Gap 3: Campus visioning

Sometimes funding gaps can occur as a result of disparate campus visioning between university planners and academic program leaders. In the case of a rural public health school at a major state university, the dean believed that a 110,000-square-foot facility, including 69,000 square feet of office space, was needed to accommodate the academic program and its faculty growth. Funding for the project, however, supported just less than 90 percent of the dean's desired office program.

The architect's solution called for three distinct, but connected buildings, which included a 25,000-square-foot research laboratory building, a 15,000-square-foot classroom building and a 61,000-square-foot office building designed to accommodate the construction of an additional 8,000 square feet of office space in the future. It also created a bid-alternate in the drawings that showed the office building with the additional 8,000 square feet shelled in within a 69,000-square-foot structure. When the project was bid, the alternate was within the budget, and the larger office building was constructed.

As it turned out, the university didn't end up using all of the shell space for faculty offices, but instead used a large portion of it for a nursing-skills teaching laboratory and classroom. Although the shell space wasn't used for its intended function, it still provided the university with the flexibility for growth in an area not envisioned originally. This shows that no plan or vision can completely anticipate an academic program's future, but that filling additional flexible space is rarely a problem for university facility planners.

Gap 4: Build and they will come

When it comes to planning future research facilities, higher-education leaders may find themselves in a Catch-22: they can't attract the researchers without a new, state-of-the-art facility, but they can't raise the capital for the facility without attracting the researchers. Recently, a research campus at a regional medical school planned to build its fifth biomedical lab facility within an 11-building master plan. During the planning phase, it was determined that the fifth building's size should be based on available funding and the program's current enrollment. Realizing the capacity for expansion, the dean of the program did not want to stifle the potential for future growth by limiting the size of the new building.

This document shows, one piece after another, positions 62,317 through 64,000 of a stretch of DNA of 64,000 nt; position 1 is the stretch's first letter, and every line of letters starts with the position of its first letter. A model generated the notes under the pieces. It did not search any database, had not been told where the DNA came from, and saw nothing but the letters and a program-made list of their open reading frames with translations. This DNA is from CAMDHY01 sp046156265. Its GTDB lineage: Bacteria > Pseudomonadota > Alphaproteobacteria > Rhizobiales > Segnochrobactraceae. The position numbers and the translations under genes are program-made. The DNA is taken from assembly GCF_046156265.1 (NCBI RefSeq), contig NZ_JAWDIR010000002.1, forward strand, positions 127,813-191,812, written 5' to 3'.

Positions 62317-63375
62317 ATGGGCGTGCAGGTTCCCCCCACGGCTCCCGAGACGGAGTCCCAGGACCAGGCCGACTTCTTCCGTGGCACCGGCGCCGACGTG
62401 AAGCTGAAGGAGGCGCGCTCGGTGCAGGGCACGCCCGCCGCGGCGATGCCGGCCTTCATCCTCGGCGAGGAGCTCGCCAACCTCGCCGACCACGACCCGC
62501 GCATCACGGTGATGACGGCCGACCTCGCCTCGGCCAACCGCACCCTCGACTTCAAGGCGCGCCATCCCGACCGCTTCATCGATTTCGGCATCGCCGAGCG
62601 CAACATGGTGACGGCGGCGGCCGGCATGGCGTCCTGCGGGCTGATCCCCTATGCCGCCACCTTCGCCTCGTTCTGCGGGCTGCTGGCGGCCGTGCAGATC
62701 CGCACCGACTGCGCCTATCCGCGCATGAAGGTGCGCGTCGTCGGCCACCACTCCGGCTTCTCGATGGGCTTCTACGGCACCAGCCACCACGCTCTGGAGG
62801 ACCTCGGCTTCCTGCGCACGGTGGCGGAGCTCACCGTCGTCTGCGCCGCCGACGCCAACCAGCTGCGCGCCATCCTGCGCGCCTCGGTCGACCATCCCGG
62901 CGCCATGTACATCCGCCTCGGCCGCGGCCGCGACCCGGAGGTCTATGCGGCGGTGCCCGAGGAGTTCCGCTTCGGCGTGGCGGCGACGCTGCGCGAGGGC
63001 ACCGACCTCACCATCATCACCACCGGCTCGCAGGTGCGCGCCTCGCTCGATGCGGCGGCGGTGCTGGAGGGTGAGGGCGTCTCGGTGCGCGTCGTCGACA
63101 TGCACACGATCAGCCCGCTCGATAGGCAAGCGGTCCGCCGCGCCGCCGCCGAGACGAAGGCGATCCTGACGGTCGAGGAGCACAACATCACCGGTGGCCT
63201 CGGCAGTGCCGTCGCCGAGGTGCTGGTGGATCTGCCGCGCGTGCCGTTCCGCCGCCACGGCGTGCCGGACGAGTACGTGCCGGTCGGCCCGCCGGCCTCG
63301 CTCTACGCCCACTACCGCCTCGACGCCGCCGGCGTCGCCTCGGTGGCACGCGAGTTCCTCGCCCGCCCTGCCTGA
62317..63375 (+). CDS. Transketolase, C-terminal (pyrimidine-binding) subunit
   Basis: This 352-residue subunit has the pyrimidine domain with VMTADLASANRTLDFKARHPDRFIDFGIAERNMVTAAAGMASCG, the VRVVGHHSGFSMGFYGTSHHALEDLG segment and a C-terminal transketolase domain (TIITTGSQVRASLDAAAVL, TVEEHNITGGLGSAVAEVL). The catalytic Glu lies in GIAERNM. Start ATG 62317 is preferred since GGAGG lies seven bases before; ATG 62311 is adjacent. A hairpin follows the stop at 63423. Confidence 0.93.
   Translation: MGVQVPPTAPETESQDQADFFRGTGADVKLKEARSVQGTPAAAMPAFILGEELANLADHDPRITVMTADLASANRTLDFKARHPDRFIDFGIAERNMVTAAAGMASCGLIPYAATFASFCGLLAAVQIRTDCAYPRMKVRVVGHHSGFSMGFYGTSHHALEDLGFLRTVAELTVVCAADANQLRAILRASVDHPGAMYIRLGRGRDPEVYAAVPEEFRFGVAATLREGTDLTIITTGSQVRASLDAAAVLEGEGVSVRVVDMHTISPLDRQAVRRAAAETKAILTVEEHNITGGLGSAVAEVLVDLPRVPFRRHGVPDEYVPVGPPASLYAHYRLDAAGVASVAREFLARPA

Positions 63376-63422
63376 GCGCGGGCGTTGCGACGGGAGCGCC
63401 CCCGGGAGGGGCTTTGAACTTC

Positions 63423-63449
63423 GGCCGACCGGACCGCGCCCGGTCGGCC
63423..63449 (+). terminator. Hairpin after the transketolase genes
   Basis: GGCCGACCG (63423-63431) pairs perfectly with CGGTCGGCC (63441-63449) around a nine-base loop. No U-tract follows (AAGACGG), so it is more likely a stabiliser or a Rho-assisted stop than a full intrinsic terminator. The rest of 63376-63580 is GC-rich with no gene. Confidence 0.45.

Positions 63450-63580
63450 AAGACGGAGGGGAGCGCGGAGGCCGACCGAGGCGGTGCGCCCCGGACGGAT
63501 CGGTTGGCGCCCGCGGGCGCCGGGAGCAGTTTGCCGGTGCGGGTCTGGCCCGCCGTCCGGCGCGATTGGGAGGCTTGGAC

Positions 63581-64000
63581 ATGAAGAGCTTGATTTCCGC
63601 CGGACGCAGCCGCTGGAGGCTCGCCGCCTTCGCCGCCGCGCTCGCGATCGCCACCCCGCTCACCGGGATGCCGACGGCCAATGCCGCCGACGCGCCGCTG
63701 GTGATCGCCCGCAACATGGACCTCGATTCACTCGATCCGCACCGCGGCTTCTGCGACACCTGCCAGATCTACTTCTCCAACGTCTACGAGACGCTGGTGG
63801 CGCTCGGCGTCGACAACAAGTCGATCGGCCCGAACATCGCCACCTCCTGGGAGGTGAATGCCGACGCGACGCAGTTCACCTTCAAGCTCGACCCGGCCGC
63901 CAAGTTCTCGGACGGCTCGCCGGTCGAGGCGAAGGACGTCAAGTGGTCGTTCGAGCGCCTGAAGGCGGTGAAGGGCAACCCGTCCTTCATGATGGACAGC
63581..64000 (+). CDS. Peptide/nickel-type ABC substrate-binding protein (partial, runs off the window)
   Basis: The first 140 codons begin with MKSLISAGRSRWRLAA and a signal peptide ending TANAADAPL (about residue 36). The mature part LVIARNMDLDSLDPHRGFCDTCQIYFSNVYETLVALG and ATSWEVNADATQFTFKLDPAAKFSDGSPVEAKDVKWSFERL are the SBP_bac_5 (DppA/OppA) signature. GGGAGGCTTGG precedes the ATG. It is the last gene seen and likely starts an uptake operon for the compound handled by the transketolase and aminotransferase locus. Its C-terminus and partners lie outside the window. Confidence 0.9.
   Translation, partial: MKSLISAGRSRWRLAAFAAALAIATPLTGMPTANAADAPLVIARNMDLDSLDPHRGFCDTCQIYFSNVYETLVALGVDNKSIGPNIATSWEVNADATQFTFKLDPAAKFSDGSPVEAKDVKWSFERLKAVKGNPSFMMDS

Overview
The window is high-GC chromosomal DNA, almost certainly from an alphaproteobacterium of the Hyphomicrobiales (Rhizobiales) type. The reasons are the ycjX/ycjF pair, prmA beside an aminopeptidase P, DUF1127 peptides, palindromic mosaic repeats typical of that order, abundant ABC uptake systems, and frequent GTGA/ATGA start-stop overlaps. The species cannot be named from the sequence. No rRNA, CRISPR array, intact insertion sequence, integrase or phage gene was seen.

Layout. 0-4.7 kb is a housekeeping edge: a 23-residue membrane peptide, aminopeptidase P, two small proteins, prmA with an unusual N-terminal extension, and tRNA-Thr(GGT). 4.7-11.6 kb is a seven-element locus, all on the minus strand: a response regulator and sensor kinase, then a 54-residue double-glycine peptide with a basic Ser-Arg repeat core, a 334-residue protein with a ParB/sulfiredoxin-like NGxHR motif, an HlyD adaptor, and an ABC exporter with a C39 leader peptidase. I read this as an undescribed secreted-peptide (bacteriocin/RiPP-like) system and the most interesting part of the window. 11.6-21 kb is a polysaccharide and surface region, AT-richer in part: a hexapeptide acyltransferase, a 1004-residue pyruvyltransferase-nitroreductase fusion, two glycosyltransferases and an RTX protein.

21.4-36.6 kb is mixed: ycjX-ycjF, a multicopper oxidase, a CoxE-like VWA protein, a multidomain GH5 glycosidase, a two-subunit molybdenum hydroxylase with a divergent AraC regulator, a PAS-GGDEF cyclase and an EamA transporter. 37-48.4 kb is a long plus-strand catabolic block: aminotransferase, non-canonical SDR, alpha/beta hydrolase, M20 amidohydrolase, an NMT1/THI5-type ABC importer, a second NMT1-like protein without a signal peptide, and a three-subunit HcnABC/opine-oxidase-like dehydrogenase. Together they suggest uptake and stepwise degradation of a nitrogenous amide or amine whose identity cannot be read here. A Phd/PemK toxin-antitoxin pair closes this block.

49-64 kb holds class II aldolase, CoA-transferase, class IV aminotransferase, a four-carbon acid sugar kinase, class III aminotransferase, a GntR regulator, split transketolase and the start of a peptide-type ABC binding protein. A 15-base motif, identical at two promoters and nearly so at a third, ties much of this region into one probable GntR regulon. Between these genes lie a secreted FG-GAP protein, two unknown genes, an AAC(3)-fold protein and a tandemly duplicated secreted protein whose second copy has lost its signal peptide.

Working closely with the dean, designers devised a plan to increase fund-raising momentum and build beyond current need. This “build it and they will come” solution centered on the creation of a generic laboratory layout. This plan enabled the shell building to proceed with design and construction before the specific users of the facility were finalized. Once the users are identified in the future, then detailed design would begin on their specific laboratories, within the parameters of the generic lab layout. This project was initiated when funding was available to complete the 12-story shell and finish out the entry level, mechanical floor and four of the 10 laboratory floors. Breaking the architectural design and planning into shell and finish out, and designing the shell and systems to accommodate incremental completion and occupancy of the building, enables the university medical school to leverage initial funding to support rapid growth. Building undedicated space also will facilitate recruitment of prestigious scientists and their research, with its associated funding.

Planning for change

Traditionally, university and college facilities have had clearly defined, fixed programs and matching budgets to accomplish program objectives. But if the economic downturn has taught us anything, it's that our world is a dynamic place with many moving parts. Change is constant. In the world of higher education, this phenomenon always is present as universities and colleges grow. Designing education facilities that balance today's limitations with tomorrow's possibilities may be one of the most important roles an architect plays.

Dilworth, AIA, LEED AP, is the design principal of Omniplan, a national architecture, planning and interior design firm, Dallas. He can be reached at mdilworth@omniplan.com.